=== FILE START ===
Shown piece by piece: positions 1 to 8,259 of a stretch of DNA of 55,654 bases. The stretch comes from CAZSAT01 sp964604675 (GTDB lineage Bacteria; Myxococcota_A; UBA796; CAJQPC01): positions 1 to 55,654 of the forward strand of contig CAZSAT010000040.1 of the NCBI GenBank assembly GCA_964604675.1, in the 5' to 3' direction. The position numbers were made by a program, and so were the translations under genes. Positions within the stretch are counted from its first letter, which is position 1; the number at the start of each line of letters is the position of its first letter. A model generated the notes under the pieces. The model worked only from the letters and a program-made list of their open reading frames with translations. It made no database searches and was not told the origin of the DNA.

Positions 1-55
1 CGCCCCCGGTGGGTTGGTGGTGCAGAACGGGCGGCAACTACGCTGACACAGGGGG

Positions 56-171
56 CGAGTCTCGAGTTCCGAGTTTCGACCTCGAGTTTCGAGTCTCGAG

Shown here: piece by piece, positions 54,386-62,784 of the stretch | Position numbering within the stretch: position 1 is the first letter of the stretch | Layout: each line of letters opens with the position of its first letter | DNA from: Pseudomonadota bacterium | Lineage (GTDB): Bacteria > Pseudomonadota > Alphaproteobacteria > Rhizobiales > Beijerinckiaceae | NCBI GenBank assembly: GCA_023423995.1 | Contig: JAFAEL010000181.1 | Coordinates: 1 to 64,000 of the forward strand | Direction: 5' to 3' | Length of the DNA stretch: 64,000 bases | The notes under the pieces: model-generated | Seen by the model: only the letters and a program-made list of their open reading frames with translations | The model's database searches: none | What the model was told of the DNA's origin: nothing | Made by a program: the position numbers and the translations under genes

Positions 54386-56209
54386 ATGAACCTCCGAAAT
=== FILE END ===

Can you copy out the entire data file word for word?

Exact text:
Shown piece by piece: positions 1 to 8,259 of a stretch of DNA of 55,654 bases. The stretch comes from CAZSAT01 sp964604675 (GTDB lineage Bacteria; Myxococcota_A; UBA796; CAJQPC01): positions 1 to 55,654 of the forward strand of contig CAZSAT010000040.1 of the NCBI GenBank assembly GCA_964604675.1, in the 5' to 3' direction. The position numbers were made by a program, and so were the translations under genes. Positions within the stretch are counted from its first letter, which is position 1; the number at the start of each line of letters is the position of its first letter. A model generated the notes under the pieces. The model worked only from the letters and a program-made list of their open reading frames with translations. It made no database searches and was not told the origin of the DNA.

Positions 1-55
1 CGCCCCCGGTGGGTTGGTGGTGCAGAACGGGCGGCAACTACGCTGACACAGGGGG

Positions 56-171
56 CGAGTCTCGAGTTCCGAGTTTCGACCTCGAGTTTCGAGTCTCGAG

Shown here: piece by piece, positions 54,386-62,784 of the stretch | Position numbering within the stretch: position 1 is the first letter of the stretch | Layout: each line of letters opens with the position of its first letter | DNA from: Pseudomonadota bacterium | Lineage (GTDB): Bacteria > Pseudomonadota > Alphaproteobacteria > Rhizobiales > Beijerinckiaceae | NCBI GenBank assembly: GCA_023423995.1 | Contig: JAFAEL010000181.1 | Coordinates: 1 to 64,000 of the forward strand | Direction: 5' to 3' | Length of the DNA stretch: 64,000 bases | The notes under the pieces: model-generated | Seen by the model: only the letters and a program-made list of their open reading frames with translations | The model's database searches: none | What the model was told of the DNA's origin: nothing | Made by a program: the position numbers and the translations under genes

Positions 54386-56209
54386 ATGAACCTCCGAAAT